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Humans are catching on to conservationism

Terra Mater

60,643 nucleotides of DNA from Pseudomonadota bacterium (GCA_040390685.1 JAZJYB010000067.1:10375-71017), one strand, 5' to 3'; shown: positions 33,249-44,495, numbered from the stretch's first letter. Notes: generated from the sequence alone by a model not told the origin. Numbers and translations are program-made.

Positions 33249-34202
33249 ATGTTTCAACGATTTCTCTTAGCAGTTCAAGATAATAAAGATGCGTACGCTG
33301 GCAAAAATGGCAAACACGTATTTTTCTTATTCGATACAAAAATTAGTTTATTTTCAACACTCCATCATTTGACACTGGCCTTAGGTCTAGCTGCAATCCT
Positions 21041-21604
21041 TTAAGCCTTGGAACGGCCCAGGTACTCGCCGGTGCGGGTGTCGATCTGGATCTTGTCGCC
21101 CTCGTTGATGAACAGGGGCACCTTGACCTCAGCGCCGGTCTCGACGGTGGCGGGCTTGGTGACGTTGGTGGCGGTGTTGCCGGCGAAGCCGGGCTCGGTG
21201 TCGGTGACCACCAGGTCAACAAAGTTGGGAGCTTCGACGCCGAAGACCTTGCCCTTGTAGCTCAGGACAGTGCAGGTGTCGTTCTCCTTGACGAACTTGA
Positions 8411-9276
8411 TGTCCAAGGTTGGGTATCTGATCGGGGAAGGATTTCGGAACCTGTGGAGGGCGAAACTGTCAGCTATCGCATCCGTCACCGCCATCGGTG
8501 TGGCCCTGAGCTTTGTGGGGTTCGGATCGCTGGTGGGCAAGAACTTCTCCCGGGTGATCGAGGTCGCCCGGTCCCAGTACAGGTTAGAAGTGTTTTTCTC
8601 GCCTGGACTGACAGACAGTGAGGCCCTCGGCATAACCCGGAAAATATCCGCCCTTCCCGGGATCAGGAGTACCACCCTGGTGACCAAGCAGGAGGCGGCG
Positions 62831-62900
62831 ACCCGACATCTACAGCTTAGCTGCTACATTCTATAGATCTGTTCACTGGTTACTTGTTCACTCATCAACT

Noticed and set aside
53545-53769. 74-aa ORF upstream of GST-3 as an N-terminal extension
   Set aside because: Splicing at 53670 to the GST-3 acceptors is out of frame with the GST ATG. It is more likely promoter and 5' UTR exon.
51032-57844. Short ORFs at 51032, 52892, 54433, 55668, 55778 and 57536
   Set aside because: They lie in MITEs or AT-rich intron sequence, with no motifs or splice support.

It seems the environment is sticking its nose into everything these days. You can’t pass a magazine rack without some publication’s “special green edition” yelling out from the stand. Hybrid car owners have almost become a special class of citizens. You’d think biofuels will save American agriculture. And global warming has become a genuine movie star.Eagle County itself is not immune from the ruckus. Three new commercial projects in Eagle County are (or will be) LEED certified “green” buildings. Dozens of homes in the valley are certified “Built Green.” And Priuses may actually now outnumber Hummers.So how has the environment snuck so stealthily back into our lives? It seems to have changed tactics. Not so long ago it was just plain mad at the misuse and abuse it suffered, when really all it wanted was to be appreciated. In its frustration and anger, it blew things up and burned things down.But the environment has realized that, like it or not, it can’t get rid of us without fouling up the whole works. And while it does still reserve fouling the works as a last resort, it’s now embracing “if you can’t beat ’em, join ’em,” “turn lemons into lemonade” and all that cheery pip. So, like a leech used to clean an open wound, it has resigned itself to our icky, but potentially useful, presence.A little history:A little more than 100 years ago, the industrial revolution made the then-scarce resource of human labor vastly more efficient in its ability to utilize the seemingly endless environmental resource. And the environment was happy to help. Had we not, after all, shared the same space for countless ages? What’s mine is yours. Make yourself at home.But we quickly proved an ungracious guest. We stained the furniture, stunk up the bathroom, abused the pets, ate all the food and killed all the plants. And – the last straw – we paid no rent. That is, we placed no value on what the environment provided us.Here’s an example: What does one pay the environment to cut down a forest? What is it worth? It depends on where you live, but what is it worth to have clean water and clean air? To not have landslides or flooding? Forests provide these services for free. There is a cost to removing a forest – even an economic one – but it is shifted both in time and in type so it is difficult to notice. It’s sort of a long-term Enron approach to environmental bookkeeping.So maybe the environment has a right to feel under-appreciated, but it has nevertheless given up on the pity party and decided to go about this constructively. Rather than complain about neglect, it has decided merely to wean us off these cheap and abundant resources – to cut the apron strings, as it were – and join the marketplace! A service given freely, after all, is valued accordingly.It has decided to throw its hat into the ring and participate in our cultural and economic systems. It has retained a high-power, Fifth Avenue ad agency and is pumping up its value. It is bringing the message of a new ecological revolution that makes the now-scarce environmental resource vastly more efficient for the now seemingly endless human resource.The environment, once a big downer at parties and Republican fundraisers, is a peppy adolescent again with a message of hope, opportunity and a grand vision for the human future.What does this new world look like? Will our homes become tiny energy generators? Will organic food become affordable? Will Gov. “Ahnold” tear down the walls dividing the Republicans and the Screen Actors Guild? Will Ralph Nader just please shut up? And when do I get my flying car?This new monthly column will attempt to answer these and other more fantastic and mundane questions for our own little slice of that brave, green world. Terra Mater is the resident know-it-all at the Eagle Valley Alliance for Sustainability (eaglevalleyalliance.org). If you have a question about local recycling, sustainability or other such issues, e-mail Terra at askterra@eaglevalleyalliance.org.


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